NEW YORK (CBSNewYork) — Parents have begun a campaign to stop mounting Toys ‘R’ Us from marketing its toys by gender, accusing the retail giant of sexism.
This month, Toys ‘R’ Us in the U.K. announced it was marketing its products in a more neutral way, and dropping any gender references within its stores.
People have been signing a petition on Change.org, asking Toys ‘R’ Us in the U.S. to do the same.
The petition, which had reached more than 3,000 signatures as of Monday night, claimed Toys ‘R’ Us has grown “more extreme” in its separation of toys geared toward boys and girls.
“When walking into a Toys ‘R’ Us store or opening your catalog, it’s instantly clear to kids that science, building, vehicles, and superheroes are the purview of boys while girls’ toy options are limited dolls, crafts, beauty supplies, and, of course, princess paraphernalia,” the petition said.
Change.org senior organizer Shelby Knox told CBS 2’s Hazel Sanchez Monday that she would like to see the retailer stop putting blue and pink sections in its stores, and hanging signs that identify toys based on gender.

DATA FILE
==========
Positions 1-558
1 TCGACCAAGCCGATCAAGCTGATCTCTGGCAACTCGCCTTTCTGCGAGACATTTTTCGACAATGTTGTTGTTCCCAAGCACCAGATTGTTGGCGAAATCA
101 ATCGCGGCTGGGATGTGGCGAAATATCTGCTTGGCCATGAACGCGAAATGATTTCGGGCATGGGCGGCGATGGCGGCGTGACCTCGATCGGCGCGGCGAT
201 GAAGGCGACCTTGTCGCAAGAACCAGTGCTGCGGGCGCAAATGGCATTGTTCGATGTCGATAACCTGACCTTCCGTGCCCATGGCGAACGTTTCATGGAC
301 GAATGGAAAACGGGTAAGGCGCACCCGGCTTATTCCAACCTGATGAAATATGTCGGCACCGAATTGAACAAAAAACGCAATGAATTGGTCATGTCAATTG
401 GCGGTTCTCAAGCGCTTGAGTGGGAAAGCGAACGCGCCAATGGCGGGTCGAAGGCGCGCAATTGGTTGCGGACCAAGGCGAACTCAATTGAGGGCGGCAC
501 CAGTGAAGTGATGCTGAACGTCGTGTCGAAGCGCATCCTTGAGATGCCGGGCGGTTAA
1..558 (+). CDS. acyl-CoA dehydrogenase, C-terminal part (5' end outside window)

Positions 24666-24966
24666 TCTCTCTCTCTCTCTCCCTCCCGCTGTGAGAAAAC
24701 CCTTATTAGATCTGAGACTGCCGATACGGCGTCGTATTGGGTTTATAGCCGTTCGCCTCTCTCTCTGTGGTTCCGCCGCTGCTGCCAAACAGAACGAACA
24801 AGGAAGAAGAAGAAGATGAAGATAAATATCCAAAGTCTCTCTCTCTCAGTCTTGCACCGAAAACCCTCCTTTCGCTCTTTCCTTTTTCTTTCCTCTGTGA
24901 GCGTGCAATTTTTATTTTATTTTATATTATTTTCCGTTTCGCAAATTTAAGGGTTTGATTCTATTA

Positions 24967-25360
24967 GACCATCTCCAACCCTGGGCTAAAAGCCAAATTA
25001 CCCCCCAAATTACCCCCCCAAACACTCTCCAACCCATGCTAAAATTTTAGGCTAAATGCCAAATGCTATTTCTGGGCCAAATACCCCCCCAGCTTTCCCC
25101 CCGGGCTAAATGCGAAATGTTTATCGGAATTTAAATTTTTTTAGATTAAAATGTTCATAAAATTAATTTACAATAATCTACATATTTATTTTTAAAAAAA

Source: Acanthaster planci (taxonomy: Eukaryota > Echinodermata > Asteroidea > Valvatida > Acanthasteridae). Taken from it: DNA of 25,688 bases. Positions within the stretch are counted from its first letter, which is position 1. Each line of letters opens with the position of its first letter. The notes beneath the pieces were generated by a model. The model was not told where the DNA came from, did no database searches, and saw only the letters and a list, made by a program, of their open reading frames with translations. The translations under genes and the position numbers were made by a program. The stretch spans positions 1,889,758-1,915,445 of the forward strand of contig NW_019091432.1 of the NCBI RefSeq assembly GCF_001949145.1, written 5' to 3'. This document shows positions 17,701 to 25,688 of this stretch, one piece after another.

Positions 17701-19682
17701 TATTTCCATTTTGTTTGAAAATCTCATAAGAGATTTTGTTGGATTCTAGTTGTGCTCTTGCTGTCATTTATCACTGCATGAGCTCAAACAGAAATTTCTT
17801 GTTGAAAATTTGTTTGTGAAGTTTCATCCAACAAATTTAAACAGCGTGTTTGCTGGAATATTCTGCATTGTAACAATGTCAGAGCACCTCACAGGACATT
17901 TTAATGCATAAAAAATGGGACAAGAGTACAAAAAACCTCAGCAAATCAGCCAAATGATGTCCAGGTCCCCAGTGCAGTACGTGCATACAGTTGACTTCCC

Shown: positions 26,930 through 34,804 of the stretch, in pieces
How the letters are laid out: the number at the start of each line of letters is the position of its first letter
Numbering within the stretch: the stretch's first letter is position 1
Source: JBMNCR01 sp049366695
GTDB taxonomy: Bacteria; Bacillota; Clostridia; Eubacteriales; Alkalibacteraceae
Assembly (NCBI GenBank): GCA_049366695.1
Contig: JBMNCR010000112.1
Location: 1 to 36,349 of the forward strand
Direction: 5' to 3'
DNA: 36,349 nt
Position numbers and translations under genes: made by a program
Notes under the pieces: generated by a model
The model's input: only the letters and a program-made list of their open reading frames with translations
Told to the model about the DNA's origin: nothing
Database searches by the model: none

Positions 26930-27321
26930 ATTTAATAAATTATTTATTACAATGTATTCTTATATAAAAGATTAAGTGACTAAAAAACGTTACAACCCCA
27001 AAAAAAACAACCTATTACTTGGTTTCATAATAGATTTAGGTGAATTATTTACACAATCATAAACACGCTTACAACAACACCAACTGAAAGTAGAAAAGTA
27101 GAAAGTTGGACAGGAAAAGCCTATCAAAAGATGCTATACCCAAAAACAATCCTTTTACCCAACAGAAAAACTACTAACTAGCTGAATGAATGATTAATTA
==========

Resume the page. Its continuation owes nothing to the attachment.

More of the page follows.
“I think that as soon as a child is born and you say, ‘boy,’ or ‘girl,’ they’re told what their destiny is going to be, and we continue that in toys by telling them what they’re supposed to play with,” Knox said. “So if parents have the option of going into a store and simply picking out what’s best for their child, rather than what gender Toys ‘R’ Us says they’re supposed to be, then children will have a healthier upbringing, and they’ll have a better understanding of gender roles and how to fight them.”
A parent, Gillian Anderson-Mann, told CBS 2 she agreed with the effort.
“I think it’s nice for them to just feel like they can play with whatever they want to,” she said.
But the U.S. division of Toys ‘R’ Us claimed its stores do not have gender-specific sections to begin with.
“At Toys ‘R’ Us, we understand that children have many diverse interests, and we consistently strive to portray that in our aisles and in our advertising materials. There are no gender-specific toy sections in our stores,” the retailer said in a statement. “Toys are merchandised by product category, so customers can easily see the breadth of assortment.”
For example, the retailer said, learning toys, sports toys, pre-school toys and construction sets are grouped together.
Further, the retailer said, “With regards to advertising, Toys ‘R’ Us regularly features girls and boys playing with all different types of toys and has done so for some time.”
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